5
$\begingroup$

Setup Let $S = {X_1, ..., X_n}$ be a set of independent binary random variable, i.e. $X_i \in \{0, 1\}$, each with prior $P(X_i = 1) = p_i$. The $X_i$ are not iid, so $p_i, p_j$ need not be equal if $i\neq j$. Let $A = \{a_0, a_1, ..., a_n\}$ represent different values of outcomes of $S$, more specifically if for a given outcome of $S$, say $\{X_1 = x_1, ..., X_n = x_n\}$, let $j = \sum_{i=1}^nx_i$, then we get value $a_j$.

Objective Given an outcome $\{X_1 = x_1, ..., X_n = x_n\}$, with associated value $a_j$, suppose you can select up to $\alpha \leq n$ number of $X_i$'s to have their outcomes re-rolled. Select the set of $X_i$'s that, in expectation, yields the greatest value of $A$. (For clarity, the nodes are selected all at once, then all re-rolls happen simultaneously, no node may be re-rolled more than once.)

Question Does their exist a polynomial time algorithm to solve this problem? Is it NP-hard?

Work so Far So far I've worked out that if $A$ defines a monotone sequence, then the optimal set of variables to resample can be computed in polynomial time. To see this, suppose that $A$ is monotone increasing, then a greedy selection scheme is optimal. Namely, from all nodes that have outcome $X_i = 0$ that have not yet been selected to be resampled, pick the $X_i$ with the greatest $P(X_i=1)$. Do this until you select $\alpha$ variables, or no such variables with outcome 0 exist. A similar scheme works when $A$ is decreasing.

I also tried a dynamic programming approach which has not yet been fruitful.

$\endgroup$
  • 4
    $\begingroup$ Are the $X_i$ independent random variables? If yes, do we have $P(X_i = 1) = p_i$, if not, what is their relationship? I'm also confused about $j, a_j$ and $A$. Can you clarify precisely which one you wish to maximize? In particular explain why the greedy scheme won't always work. $\endgroup$ – orlp Aug 30 '19 at 5:59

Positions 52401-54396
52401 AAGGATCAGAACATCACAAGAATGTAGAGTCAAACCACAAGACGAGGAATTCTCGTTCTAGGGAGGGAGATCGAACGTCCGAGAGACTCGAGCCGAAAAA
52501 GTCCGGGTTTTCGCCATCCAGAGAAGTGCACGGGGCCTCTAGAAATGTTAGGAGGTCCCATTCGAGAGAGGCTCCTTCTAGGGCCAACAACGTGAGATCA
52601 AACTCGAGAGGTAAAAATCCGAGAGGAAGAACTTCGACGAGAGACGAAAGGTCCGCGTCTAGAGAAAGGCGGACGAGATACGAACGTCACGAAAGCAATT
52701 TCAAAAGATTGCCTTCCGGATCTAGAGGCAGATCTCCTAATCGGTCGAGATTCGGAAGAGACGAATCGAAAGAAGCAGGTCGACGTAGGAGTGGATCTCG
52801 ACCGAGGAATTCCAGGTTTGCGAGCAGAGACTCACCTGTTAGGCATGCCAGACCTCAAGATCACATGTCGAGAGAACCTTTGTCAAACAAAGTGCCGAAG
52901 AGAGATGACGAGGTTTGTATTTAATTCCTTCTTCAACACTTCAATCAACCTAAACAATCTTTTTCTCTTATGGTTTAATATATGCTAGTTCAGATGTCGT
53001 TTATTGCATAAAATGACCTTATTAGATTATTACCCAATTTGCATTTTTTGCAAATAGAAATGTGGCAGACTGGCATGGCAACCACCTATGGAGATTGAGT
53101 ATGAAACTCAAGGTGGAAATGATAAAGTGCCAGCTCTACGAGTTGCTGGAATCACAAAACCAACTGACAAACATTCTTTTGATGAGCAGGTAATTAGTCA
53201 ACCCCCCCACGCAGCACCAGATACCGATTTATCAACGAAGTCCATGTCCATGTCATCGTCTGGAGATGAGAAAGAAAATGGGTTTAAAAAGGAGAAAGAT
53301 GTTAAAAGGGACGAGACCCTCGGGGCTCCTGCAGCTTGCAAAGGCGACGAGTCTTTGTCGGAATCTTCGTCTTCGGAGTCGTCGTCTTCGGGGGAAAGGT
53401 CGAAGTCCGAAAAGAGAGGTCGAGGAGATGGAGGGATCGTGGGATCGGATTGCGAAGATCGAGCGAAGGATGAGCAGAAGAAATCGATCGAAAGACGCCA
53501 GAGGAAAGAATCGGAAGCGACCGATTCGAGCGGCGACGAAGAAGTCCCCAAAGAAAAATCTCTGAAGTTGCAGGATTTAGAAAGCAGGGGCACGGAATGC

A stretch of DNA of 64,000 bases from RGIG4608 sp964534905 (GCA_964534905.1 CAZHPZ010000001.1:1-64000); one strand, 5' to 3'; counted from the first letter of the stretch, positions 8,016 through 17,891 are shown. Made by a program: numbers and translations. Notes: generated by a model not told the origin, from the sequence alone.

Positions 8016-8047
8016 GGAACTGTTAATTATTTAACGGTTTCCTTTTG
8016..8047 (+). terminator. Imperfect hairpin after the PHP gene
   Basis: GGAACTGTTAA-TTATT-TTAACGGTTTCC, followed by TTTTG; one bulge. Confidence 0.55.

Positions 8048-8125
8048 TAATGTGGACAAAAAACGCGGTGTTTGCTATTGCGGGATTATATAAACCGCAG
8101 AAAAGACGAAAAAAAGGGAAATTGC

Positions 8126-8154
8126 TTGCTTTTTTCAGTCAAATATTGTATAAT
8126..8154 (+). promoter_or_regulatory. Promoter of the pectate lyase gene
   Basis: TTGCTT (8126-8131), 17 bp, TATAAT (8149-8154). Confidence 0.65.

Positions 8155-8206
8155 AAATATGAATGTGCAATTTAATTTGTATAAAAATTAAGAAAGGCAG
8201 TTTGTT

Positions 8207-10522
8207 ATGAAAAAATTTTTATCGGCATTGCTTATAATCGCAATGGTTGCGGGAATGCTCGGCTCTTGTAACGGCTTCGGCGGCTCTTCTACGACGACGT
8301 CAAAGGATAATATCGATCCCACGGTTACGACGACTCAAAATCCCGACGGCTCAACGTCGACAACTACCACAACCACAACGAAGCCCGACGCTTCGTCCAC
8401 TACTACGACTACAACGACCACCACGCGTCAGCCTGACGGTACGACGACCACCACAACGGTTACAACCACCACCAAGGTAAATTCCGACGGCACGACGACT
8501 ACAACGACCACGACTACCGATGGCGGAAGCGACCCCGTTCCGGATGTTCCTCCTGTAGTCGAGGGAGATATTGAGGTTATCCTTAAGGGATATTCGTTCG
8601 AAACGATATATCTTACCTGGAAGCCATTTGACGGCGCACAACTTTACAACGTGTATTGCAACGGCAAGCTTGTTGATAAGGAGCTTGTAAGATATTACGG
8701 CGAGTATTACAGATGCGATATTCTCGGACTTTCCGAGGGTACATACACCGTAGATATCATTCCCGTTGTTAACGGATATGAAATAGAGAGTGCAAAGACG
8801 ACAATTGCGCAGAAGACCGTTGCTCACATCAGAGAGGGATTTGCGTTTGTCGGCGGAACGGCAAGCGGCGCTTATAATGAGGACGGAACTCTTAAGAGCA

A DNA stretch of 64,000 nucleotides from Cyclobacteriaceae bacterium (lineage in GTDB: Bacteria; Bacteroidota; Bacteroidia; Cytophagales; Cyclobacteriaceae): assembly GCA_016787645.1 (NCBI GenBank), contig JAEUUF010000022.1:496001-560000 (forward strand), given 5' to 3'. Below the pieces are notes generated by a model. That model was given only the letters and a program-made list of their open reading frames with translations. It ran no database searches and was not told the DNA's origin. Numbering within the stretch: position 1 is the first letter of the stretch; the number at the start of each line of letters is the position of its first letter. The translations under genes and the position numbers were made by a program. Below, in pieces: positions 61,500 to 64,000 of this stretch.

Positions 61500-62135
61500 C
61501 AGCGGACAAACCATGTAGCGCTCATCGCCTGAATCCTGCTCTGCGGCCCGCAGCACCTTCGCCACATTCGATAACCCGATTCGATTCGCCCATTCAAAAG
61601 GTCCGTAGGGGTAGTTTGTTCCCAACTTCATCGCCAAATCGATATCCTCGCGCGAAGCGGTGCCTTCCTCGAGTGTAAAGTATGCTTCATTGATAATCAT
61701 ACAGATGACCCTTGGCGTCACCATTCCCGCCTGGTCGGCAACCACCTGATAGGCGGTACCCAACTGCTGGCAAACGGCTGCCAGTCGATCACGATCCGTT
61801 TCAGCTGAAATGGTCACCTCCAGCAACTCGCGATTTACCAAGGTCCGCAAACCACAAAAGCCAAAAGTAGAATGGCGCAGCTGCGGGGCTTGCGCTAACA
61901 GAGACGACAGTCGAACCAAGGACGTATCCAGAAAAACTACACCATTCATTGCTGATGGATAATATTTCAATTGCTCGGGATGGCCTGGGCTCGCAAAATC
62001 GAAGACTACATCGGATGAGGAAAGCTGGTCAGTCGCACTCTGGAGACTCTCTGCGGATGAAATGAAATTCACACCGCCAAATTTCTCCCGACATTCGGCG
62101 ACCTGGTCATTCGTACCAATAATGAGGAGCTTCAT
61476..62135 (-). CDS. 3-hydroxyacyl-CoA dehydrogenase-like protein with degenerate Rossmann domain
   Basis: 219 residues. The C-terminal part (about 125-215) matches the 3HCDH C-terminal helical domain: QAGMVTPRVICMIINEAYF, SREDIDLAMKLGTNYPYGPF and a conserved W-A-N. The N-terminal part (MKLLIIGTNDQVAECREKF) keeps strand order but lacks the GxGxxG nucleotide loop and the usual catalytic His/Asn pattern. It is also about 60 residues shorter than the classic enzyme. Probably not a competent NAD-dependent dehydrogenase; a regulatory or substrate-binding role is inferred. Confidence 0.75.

• $\begingroup$ @orlp The variables are independent, but not iid, and the prior $p_i$ is known for all variables. $A$ is some set of potential rewards that can be earned, based of $j$ which is the sum of the random variables. So if the sum is $j$, then we get reward $a_j$. Our goal is to maximize the $a_j$ we receive. $\endgroup$ – Barcode Aug 30 '19 at 14:20
  • 1
    $\begingroup$ Are you OK with heuristics that might work well in practice, or do you want exact algorithms that give the exact optimum with guaranteed worst-case performance? $\endgroup$ – D.W. Aug 30 '19 at 19:18
  • 1
    $\begingroup$ @D.W. I was hoping to have some algorithm that either constant factor approximates the optimal solution ( even if the problem isn't NP hard), or gives the optimal solution. In a few experiments of mine, greedy versions of hill climbing work quite well on random examples, but could be arbitrarily bad. $\endgroup$ – Barcode Aug 30 '19 at 19:47

Your Answer

By clicking “Post Your Answer”, you agree to our terms of service, privacy policy and cookie policy

Browse other questions tagged or ask your own question.